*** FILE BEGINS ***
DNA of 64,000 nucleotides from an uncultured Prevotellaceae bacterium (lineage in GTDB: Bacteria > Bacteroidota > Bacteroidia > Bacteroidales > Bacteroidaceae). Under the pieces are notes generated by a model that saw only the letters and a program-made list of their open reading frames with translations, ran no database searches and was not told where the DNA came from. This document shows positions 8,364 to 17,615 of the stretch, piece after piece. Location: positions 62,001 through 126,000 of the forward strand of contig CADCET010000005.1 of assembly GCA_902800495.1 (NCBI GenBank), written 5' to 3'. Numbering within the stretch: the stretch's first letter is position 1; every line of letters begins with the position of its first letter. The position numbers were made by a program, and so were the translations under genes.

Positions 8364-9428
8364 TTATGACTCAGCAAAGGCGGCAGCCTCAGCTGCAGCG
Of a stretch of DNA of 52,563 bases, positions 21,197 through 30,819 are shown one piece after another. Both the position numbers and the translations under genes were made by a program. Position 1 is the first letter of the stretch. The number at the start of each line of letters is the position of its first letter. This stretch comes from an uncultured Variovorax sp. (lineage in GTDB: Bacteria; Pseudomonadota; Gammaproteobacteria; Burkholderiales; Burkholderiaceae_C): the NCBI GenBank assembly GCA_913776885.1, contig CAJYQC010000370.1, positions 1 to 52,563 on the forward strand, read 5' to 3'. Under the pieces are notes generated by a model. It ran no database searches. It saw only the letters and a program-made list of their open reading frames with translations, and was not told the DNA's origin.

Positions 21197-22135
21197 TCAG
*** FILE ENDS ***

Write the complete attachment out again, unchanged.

DNA of 64,000 nucleotides from an uncultured Prevotellaceae bacterium (lineage in GTDB: Bacteria > Bacteroidota > Bacteroidia > Bacteroidales > Bacteroidaceae). Under the pieces are notes generated by a model that saw only the letters and a program-made list of their open reading frames with translations, ran no database searches and was not told where the DNA came from. This document shows positions 8,364 to 17,615 of the stretch, piece after piece. Location: positions 62,001 through 126,000 of the forward strand of contig CADCET010000005.1 of assembly GCA_902800495.1 (NCBI GenBank), written 5' to 3'. Numbering within the stretch: the stretch's first letter is position 1; every line of letters begins with the position of its first letter. The position numbers were made by a program, and so were the translations under genes.

Positions 8364-9428
8364 TTATGACTCAGCAAAGGCGGCAGCCTCAGCTGCAGCG
Of a stretch of DNA of 52,563 bases, positions 21,197 through 30,819 are shown one piece after another. Both the position numbers and the translations under genes were made by a program. Position 1 is the first letter of the stretch. The number at the start of each line of letters is the position of its first letter. This stretch comes from an uncultured Variovorax sp. (lineage in GTDB: Bacteria; Pseudomonadota; Gammaproteobacteria; Burkholderiales; Burkholderiaceae_C): the NCBI GenBank assembly GCA_913776885.1, contig CAJYQC010000370.1, positions 1 to 52,563 on the forward strand, read 5' to 3'. Under the pieces are notes generated by a model. It ran no database searches. It saw only the letters and a program-made list of their open reading frames with translations, and was not told the DNA's origin.

Positions 21197-22135
21197 TCAG